BEDFORD, Va. (WDBJ7) When Todd Foreman became Chief of the Bedford Police Department 18 months ago, he made building trust with the community one of his top priorities.
"As we build trust, we build partnerships and people are more willing to work with us," Foreman told WDBJ7.
Foreman says one of the best ways to build trust is by sharing information about the police department's daily activities.
That's something The White House is already trying to do. Last year it launched the Police Data Initiative, a national effort to collect statistics about crime and police interactions.
The information is being publicized in an online database.
"If they can look at why were doing things and ask questions about it, it gives (the public) an opportunity to learn why we're doing things and understand it a little better," Foreman said.
The Bedford and Danville police departments are among 53 agencies that are taking part in the White House initiative.
Right now Bedford has statistics online about the officers on its force. People can log on and see when each officer was hired, along with their gender, age, and education.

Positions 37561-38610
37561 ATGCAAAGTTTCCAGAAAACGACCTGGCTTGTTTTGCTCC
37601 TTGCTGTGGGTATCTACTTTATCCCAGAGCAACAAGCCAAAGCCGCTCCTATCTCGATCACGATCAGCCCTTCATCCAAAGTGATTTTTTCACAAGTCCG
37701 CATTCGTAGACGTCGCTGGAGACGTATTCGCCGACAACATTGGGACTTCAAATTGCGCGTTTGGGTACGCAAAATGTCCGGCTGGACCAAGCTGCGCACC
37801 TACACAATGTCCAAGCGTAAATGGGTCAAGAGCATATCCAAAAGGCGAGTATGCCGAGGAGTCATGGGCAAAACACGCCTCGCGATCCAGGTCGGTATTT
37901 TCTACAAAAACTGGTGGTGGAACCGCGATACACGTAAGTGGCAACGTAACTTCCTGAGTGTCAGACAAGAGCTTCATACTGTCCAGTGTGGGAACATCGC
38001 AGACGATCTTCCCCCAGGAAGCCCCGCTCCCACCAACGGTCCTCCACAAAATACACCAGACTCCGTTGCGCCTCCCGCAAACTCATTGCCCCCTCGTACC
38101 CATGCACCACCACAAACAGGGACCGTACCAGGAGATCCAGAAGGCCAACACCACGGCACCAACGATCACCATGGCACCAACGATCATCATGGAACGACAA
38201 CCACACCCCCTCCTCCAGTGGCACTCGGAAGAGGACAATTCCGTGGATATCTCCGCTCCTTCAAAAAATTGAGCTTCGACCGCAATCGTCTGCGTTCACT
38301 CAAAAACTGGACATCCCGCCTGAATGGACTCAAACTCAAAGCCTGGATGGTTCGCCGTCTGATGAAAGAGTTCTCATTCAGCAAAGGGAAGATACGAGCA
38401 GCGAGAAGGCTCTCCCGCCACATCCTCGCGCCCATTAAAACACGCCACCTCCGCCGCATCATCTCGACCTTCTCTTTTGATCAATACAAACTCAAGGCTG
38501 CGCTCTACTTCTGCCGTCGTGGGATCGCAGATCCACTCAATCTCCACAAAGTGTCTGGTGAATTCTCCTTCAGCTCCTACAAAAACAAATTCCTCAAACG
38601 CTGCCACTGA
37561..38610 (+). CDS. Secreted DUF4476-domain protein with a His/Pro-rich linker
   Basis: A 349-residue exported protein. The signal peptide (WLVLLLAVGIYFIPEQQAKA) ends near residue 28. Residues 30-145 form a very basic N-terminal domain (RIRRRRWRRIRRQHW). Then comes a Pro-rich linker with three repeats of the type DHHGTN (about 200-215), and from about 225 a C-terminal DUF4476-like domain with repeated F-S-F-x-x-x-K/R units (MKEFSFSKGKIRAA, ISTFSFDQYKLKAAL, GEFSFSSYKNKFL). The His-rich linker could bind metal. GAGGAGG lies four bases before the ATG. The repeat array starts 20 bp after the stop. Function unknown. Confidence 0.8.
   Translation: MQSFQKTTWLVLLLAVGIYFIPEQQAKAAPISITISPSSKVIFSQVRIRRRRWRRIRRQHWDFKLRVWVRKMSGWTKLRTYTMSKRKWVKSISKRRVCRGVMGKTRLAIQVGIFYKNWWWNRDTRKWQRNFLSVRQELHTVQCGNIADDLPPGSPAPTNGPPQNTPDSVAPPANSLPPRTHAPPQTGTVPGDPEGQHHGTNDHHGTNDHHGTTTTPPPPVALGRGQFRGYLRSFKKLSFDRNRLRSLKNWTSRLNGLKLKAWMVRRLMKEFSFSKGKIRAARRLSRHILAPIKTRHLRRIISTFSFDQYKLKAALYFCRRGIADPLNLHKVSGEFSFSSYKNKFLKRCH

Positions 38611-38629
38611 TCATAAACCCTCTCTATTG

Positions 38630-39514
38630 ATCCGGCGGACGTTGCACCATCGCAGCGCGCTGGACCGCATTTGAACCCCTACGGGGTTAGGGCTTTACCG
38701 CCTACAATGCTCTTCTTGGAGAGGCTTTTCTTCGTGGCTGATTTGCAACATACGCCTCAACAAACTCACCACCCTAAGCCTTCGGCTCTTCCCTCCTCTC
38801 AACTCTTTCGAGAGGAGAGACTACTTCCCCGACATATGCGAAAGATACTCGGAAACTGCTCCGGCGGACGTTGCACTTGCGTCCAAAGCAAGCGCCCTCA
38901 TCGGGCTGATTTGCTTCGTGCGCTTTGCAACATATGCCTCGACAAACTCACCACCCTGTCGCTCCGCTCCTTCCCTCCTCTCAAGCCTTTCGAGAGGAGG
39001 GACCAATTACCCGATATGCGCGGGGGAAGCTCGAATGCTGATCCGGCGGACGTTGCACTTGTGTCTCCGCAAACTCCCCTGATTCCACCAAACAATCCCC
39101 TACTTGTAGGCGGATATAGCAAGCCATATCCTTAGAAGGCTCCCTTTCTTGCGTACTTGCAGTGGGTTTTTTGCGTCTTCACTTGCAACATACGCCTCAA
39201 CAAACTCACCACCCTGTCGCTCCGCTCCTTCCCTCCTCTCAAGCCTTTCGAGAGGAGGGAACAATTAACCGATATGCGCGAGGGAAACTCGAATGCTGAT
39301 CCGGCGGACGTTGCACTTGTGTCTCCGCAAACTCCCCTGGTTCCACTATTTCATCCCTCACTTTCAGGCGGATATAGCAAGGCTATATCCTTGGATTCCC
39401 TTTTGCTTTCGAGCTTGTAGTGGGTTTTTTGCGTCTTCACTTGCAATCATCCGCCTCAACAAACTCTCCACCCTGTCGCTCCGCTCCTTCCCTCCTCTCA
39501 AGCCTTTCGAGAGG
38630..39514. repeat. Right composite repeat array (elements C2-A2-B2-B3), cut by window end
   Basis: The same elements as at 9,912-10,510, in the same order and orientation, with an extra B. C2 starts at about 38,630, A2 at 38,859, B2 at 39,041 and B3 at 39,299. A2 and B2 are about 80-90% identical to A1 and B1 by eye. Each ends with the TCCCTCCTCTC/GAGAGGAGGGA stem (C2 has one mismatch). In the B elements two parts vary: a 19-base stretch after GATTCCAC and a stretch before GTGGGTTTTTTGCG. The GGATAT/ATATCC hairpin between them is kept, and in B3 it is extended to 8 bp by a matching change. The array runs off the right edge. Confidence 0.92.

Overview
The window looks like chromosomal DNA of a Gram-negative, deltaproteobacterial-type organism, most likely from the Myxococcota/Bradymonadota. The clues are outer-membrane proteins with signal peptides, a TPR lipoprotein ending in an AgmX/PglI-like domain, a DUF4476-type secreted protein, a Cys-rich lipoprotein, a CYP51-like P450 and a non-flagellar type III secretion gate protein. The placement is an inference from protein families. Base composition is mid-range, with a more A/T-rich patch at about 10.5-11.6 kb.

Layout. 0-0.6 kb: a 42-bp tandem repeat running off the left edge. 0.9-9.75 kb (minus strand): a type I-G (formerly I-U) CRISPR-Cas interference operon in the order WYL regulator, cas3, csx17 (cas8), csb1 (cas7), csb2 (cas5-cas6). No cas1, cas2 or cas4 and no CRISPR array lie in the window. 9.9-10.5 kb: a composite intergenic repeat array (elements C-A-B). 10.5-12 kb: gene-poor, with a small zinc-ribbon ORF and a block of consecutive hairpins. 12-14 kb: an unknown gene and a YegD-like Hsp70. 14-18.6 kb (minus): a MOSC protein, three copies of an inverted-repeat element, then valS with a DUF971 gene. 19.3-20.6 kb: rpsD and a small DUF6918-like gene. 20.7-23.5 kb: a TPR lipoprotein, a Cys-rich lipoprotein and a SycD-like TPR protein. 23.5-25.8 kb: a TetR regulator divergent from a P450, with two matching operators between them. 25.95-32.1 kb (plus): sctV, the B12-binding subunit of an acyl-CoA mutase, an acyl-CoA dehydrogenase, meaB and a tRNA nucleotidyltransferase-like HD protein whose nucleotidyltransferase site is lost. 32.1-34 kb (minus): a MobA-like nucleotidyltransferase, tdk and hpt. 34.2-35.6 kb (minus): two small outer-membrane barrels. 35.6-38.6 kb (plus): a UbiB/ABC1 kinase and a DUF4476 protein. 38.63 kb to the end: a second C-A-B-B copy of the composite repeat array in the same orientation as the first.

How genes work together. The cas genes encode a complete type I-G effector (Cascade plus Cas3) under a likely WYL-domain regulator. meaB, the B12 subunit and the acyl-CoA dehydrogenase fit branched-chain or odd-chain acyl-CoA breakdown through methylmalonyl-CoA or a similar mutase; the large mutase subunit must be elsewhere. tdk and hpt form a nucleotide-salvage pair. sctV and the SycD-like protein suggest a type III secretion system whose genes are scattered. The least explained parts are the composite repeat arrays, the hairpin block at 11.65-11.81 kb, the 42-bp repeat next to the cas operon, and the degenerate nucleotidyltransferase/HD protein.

"We're opening our data up and breaking down walls," said Christie Crouch, network & systems technician for the town of Bedford.
Basic information is now available about crimes committed in Bedford and the number of arrests made recently.
Foreman says the database will slowly get deeper as officers input more information. He hopes the public will access the data frequently and look for ways to help the police department.
"We can all work together to have a better quality of life and a safer life in our communities," Foreman said.
In the midst of making all this data available, Foreman says his department is also working hard to maintain privacy. Names of the suspects, victims, and individual officers involved in crimes will not be published in the database.